The former chief of staff at the much-scrutinized Tomah Veterans Affairs Medical Center, who was nicknamed “candy man” by some patients for his free-wheeling prescription of narcotics, was notified Friday that he would be fired.
David Houlihan was placed on leave in January while the U.S. Department of Veterans Affairs investigated allegations of overprescribing narcotic pain medications and retaliatory behavior at the Tomah facility.
The VA told Wisconsin’s congressional delegation that based on results of an investigation, Houlihan was notified Friday that he would be fired effective Nov. 9. Houlihan, who is a psychiatrist, also had his clinical privileges revoked.
“After extensive and fair investigation, the VA has formally removed Dr. Houlihan from their employment,” said U.S. Rep. Ron Kind, D-La Crosse. “This is an important step in moving forward at the Tomah VA and ensuring our veterans receive the care they earned and deserve.”
The decision to fire Houlihan came after the VA investigated his clinical practice as well as his “administrative interactions with subordinates and alleged retaliatory behavior,” said the statement from the VA telling lawmakers of the firing.
Houlihan is the second top official at the hospital to be fired after the investigation into practices there. The center’s director, Mario DeSanctis, was fired in September.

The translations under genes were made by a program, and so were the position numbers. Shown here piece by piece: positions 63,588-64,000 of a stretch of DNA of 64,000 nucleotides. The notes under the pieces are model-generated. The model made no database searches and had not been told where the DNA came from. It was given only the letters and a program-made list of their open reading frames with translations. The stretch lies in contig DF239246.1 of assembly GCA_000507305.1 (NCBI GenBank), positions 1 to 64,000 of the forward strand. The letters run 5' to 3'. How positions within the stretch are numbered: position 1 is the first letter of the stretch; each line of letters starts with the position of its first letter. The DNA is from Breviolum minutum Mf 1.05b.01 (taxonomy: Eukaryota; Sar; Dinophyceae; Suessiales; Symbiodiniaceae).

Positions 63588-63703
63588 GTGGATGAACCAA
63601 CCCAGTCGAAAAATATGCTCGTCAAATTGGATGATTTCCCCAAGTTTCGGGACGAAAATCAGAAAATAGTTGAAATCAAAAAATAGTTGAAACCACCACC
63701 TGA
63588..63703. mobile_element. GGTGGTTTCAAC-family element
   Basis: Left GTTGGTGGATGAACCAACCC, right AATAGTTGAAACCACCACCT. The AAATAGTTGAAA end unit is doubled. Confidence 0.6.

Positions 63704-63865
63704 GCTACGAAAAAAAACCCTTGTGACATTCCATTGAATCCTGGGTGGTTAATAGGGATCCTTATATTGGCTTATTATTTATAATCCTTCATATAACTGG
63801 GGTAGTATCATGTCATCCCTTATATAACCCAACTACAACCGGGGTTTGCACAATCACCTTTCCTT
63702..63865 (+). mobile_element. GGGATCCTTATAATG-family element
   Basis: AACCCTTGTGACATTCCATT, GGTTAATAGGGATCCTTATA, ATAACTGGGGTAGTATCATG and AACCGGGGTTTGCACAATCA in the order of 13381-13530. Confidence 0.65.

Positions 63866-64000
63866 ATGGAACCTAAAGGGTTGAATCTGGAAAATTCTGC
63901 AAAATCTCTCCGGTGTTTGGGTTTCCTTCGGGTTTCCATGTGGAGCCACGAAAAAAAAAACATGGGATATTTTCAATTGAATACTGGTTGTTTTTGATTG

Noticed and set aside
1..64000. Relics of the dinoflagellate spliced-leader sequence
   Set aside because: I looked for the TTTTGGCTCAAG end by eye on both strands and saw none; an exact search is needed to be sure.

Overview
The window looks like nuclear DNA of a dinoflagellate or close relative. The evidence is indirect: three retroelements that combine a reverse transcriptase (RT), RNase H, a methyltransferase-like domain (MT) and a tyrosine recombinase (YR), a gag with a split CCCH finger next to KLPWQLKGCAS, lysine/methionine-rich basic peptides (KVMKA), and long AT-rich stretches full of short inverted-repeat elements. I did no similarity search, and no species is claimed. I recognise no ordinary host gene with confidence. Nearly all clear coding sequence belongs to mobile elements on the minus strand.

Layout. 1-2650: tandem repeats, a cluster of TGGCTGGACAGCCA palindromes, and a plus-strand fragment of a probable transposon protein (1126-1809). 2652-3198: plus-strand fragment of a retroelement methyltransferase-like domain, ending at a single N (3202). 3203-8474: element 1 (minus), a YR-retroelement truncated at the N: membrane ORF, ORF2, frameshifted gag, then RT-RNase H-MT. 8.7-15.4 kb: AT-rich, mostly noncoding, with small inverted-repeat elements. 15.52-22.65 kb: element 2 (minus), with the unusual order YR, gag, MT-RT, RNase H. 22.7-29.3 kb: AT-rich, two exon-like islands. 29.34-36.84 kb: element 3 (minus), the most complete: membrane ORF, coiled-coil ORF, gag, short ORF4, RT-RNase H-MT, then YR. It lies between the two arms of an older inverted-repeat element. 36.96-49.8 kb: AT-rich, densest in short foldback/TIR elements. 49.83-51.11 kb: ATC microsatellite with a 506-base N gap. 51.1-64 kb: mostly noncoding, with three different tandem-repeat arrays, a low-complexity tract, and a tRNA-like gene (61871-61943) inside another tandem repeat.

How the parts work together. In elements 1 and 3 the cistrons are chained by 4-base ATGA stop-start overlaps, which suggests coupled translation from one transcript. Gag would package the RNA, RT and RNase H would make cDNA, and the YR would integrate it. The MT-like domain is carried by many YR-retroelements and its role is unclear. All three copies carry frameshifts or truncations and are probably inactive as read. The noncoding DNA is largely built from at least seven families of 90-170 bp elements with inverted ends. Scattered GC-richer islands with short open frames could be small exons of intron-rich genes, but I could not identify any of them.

U.S. Sen. Tammy Baldwin said in a statement that the firings were long overdue and provide “new found hope that we can restore the sacred trust we have with those who faithfully serve our country.”
In August, the VA’s inspector general said deficiencies in care led to the mixed drug toxicity death last year of Jason Simcakoski, a 35-year-old Marine Corps veteran from Stevens Point.
The investigation found that psychiatrists did not discuss with him or his family the hazards of a synthetic opiate he was prescribed, acted too slowly when he was found unresponsive, and did not have anti-overdose medicine on hand. One physician who attended to him was fired.
A VA report earlier this year concluded that patients at Tomah facility were more likely than patients at other VA hospitals to receive high doses of pain killers. The report also said there was an atmosphere of fear among staff members that affected patient care.
The VA report said the Tomah facility was dubbed “Candy Land” by some veterans for the reportedly liberal prescribing practices under Houlihan, who patients called the “Candy Man.”
U.S. Sen. Ron Johnson issued a statement saying he hopes Houlihan’s removal brings closure for people who received sub-standard care.